We are Cosecha

The name, Cosecha, is to honor the thousands of undocumented workers that provide food to our many tables today and for the legacy of the millions of workers that were forced to become slaves to provide for the accumulation in this country.

Cosecha is a nonviolent movement fighting for permanent protection, dignity and respect for the 11 million undocumented immigrants in the United States.

It has been over a decade since the Mega Marches of 2006 - and in the past 10 years, many attempts to pass "bipartisan commonsense comprehensive immigration reform" have come and gone. We have gotten on buses to march when they said to march and told our cousins to vote when they told us it was time to vote. And yet - time and again, the political parties, the presidents we've elected, and D.C. lobbyists representing our interests have failed to deliver on the promise they have made to our community for the past 20 years.

After so much sacrifice, pain, trauma, and hard work, we think it is time for our community to try something new. Sustained mass non-cooperation. Widespread boycotts. A general strike.

We come from cultures that have a rich tradition of popular struggle and movement building. Along with so much else, we bring these stories of resistance to the U.S. when we migrate. They live in each of our communities. 

We are fighting for a new day of justice, reconciliation and unity for our immigrant communities. We are fighting for permanent protection, dignity, and respect.

Our Vision: A Week Without Immigrants

We are students of the thousands of farmworkers that stood up to the exploitation with the leadership of Dolores Huerta, Larry Itliong and Cesar Chavez, and students of the thousands of African-Americans that stood up to the racist Jim Crow system all over this country. 

We learned that the hardships our community faces - the raids, the separation, the deportations, the exploitation - continue because we allow them to. We cooperate with these atrocities when we spend our money and when we work hard without meaningful pay. Our power lies in our bodies that are made invisible, but provide so much sustenance to this country.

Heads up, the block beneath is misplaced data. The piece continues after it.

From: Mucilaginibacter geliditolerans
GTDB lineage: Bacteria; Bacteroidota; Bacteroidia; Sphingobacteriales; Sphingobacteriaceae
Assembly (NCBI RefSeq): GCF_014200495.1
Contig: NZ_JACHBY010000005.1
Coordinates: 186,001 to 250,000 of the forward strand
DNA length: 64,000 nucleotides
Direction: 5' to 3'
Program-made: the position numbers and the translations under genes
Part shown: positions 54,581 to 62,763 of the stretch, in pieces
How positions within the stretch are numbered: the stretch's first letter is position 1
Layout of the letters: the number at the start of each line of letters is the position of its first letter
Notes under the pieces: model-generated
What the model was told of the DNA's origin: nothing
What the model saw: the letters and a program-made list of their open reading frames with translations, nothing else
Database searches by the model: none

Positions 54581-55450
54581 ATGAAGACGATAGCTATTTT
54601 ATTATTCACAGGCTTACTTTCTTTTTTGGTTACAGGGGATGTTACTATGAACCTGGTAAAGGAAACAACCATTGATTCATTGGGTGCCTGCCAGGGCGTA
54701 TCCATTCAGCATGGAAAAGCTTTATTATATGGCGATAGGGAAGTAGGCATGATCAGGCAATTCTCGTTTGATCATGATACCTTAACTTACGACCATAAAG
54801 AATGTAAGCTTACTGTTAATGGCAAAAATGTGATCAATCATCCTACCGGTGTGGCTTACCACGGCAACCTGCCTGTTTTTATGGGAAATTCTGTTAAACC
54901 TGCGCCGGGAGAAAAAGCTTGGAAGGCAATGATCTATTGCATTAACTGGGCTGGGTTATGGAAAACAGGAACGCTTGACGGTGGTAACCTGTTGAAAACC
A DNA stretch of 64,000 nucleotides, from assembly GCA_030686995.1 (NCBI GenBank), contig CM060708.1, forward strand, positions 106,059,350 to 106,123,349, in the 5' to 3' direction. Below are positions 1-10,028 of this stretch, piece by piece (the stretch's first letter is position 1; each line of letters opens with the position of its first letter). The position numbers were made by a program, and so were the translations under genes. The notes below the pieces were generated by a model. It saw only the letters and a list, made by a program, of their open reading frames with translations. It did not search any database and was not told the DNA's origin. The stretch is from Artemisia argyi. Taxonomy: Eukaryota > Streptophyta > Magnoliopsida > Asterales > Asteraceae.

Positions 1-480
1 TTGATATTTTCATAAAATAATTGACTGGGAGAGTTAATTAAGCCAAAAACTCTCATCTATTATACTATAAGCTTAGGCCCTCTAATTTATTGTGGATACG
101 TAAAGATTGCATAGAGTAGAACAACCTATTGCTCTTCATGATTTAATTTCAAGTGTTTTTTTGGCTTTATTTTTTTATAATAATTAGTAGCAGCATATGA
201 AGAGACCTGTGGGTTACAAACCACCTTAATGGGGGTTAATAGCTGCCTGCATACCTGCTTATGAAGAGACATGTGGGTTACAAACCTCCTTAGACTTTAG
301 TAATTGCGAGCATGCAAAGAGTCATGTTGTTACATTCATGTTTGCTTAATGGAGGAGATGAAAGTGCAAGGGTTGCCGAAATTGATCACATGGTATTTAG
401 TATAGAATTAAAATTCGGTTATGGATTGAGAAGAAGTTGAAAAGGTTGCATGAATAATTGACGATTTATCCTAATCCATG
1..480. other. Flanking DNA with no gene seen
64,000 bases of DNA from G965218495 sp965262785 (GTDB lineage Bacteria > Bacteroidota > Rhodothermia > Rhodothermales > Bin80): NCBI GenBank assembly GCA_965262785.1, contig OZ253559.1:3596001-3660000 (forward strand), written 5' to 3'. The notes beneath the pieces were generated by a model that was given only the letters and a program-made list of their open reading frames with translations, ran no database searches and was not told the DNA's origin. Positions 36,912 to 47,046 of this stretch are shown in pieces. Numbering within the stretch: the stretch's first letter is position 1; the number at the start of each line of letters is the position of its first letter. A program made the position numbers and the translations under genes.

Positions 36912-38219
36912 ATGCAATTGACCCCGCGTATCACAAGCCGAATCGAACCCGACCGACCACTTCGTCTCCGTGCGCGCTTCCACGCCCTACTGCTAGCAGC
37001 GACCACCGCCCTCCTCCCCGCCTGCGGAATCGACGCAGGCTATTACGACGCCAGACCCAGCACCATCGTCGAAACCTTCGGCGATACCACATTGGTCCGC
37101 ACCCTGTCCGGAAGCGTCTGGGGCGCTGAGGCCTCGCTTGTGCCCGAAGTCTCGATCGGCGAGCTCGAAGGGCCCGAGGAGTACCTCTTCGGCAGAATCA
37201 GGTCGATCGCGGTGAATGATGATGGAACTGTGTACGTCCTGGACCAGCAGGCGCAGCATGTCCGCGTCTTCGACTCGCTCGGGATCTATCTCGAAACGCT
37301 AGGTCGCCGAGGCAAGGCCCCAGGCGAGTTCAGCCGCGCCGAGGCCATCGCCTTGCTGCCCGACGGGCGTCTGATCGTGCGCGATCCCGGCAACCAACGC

So it is time to ask - what would a day without immigrants really look like? What would a week without restaurant workers feel like? This country would have to choose between continuing to exploit workers and separate families, or finally coming to terms with our racist history and giving us the protection, the dignity, and the respect we demand. 

We are building the movement every day.

Our full-time organizer network dedicates 80% of their time to Cosecha, living and breathing the movement every day. Cosecha is a volunteer-led movement and has engaged more than 5000 volunteers on campaign calls. Cosecha's teams are made of 100s of part-time volunteers from across the country who take on roles to ensure crucial work keeps moving forward. Cosecha's more than 2000 allies are committing to fundraise and take action to stand with the undocumented community. Cosecha decentralized network of villages are in more than 30 cities, towns, and campuses across the country. Cosecha's training team consists of more than 50 trainers who train in Cosecha's strategy across the country. 

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